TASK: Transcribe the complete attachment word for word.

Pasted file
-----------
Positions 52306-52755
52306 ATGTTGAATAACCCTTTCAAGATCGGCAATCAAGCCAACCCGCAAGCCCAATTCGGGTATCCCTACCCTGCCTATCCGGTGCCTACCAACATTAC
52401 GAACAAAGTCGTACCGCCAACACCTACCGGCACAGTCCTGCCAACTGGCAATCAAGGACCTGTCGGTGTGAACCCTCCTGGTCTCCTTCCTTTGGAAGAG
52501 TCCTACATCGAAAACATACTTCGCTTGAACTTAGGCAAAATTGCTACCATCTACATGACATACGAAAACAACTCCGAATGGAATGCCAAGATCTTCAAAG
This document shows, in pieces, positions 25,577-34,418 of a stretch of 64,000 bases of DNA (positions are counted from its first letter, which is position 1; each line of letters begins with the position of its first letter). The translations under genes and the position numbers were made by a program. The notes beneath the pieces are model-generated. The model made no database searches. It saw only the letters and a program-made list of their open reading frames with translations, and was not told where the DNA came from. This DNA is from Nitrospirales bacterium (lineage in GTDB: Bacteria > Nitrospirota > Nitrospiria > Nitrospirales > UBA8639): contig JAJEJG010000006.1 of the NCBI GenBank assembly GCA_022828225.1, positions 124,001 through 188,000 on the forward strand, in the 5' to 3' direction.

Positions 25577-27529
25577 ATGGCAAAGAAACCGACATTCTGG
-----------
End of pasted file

Positions 52306-52755
52306 ATGTTGAATAACCCTTTCAAGATCGGCAATCAAGCCAACCCGCAAGCCCAATTCGGGTATCCCTACCCTGCCTATCCGGTGCCTACCAACATTAC
52401 GAACAAAGTCGTACCGCCAACACCTACCGGCACAGTCCTGCCAACTGGCAATCAAGGACCTGTCGGTGTGAACCCTCCTGGTCTCCTTCCTTTGGAAGAG
52501 TCCTACATCGAAAACATACTTCGCTTGAACTTAGGCAAAATTGCTACCATCTACATGACATACGAAAACAACTCCGAATGGAATGCCAAGATCTTCAAAG
This document shows, in pieces, positions 25,577-34,418 of a stretch of 64,000 bases of DNA (positions are counted from its first letter, which is position 1; each line of letters begins with the position of its first letter). The translations under genes and the position numbers were made by a program. The notes beneath the pieces are model-generated. The model made no database searches. It saw only the letters and a program-made list of their open reading frames with translations, and was not told where the DNA came from. This DNA is from Nitrospirales bacterium (lineage in GTDB: Bacteria > Nitrospirota > Nitrospiria > Nitrospirales > UBA8639): contig JAJEJG010000006.1 of the NCBI GenBank assembly GCA_022828225.1, positions 124,001 through 188,000 on the forward strand, in the 5' to 3' direction.

Positions 25577-27529
25577 ATGGCAAAGAAACCGACATTCTGG